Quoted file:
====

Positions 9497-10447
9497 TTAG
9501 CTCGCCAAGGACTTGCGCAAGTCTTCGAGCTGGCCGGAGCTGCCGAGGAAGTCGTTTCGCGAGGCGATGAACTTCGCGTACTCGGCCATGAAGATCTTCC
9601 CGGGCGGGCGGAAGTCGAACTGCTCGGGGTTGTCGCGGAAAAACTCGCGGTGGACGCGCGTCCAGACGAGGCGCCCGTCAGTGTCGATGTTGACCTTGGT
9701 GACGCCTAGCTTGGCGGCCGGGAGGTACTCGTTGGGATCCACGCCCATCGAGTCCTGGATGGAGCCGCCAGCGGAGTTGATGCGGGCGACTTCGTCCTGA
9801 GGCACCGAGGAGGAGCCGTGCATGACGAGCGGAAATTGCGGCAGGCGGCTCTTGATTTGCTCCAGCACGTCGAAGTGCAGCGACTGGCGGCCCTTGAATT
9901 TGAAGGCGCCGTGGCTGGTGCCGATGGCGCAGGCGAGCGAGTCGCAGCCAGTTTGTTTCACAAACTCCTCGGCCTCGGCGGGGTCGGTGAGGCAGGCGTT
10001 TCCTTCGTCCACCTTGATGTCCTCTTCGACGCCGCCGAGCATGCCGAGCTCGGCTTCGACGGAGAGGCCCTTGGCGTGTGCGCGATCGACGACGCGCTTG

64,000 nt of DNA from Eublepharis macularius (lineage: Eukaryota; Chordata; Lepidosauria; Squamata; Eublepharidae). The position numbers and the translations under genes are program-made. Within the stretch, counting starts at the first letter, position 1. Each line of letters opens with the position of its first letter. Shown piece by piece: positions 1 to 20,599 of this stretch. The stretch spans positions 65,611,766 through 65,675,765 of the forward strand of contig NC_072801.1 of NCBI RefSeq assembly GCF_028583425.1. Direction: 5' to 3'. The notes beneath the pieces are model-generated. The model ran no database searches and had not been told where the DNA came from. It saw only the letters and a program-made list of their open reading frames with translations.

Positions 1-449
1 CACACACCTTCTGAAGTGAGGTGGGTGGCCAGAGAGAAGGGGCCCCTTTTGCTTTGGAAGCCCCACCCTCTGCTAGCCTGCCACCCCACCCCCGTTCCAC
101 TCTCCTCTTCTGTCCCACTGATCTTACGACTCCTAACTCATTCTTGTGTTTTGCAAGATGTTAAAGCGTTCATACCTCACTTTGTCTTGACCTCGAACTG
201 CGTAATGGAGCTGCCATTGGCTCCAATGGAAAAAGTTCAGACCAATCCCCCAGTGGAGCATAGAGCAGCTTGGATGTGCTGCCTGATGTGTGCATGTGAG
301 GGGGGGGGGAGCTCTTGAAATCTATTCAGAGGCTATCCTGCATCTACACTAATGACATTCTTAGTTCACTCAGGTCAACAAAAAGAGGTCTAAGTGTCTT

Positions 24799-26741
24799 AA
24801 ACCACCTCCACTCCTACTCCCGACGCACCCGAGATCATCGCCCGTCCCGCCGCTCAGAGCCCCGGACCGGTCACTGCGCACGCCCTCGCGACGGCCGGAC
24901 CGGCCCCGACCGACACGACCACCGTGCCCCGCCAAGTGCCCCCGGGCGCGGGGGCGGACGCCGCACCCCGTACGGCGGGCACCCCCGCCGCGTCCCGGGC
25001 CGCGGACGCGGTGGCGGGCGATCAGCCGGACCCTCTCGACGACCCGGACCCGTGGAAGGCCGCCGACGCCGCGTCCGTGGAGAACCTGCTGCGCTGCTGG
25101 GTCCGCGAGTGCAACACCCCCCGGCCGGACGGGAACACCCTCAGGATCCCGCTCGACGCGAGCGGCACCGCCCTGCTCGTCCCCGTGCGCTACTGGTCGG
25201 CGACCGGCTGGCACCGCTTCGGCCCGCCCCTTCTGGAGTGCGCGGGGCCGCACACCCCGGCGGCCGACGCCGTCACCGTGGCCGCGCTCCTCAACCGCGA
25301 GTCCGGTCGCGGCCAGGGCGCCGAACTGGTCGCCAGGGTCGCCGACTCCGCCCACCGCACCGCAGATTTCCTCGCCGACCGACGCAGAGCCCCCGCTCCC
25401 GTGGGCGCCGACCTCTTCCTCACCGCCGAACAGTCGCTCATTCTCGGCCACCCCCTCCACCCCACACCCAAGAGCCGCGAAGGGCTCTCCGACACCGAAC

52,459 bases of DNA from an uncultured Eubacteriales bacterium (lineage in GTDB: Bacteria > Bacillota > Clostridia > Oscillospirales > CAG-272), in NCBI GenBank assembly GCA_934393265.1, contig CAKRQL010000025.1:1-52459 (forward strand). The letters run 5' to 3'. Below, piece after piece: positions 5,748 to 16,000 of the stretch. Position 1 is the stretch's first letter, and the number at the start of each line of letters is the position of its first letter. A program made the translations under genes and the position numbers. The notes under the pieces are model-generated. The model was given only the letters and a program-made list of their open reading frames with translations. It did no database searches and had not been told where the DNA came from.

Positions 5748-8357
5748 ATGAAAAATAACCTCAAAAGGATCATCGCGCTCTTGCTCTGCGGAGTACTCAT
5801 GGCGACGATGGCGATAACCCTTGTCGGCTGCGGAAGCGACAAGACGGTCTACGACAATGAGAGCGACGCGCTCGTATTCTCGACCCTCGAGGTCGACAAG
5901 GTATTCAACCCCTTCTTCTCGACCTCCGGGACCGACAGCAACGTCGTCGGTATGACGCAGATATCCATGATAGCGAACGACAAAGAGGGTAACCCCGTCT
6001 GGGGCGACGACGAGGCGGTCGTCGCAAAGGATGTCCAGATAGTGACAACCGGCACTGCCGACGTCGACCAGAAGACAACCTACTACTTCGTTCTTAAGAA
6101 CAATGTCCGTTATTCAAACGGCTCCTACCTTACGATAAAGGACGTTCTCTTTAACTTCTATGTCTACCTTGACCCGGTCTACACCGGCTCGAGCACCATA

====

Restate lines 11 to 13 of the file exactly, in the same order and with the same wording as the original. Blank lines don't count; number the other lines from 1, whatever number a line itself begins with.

1 CACACACCTTCTGAAGTGAGGTGGGTGGCCAGAGAGAAGGGGCCCCTTTTGCTTTGGAAGCCCCACCCTCTGCTAGCCTGCCACCCCACCCCCGTTCCAC
101 TCTCCTCTTCTGTCCCACTGATCTTACGACTCCTAACTCATTCTTGTGTTTTGCAAGATGTTAAAGCGTTCATACCTCACTTTGTCTTGACCTCGAACTG
201 CGTAATGGAGCTGCCATTGGCTCCAATGGAAAAAGTTCAGACCAATCCCCCAGTGGAGCATAGAGCAGCTTGGATGTGCTGCCTGATGTGTGCATGTGAG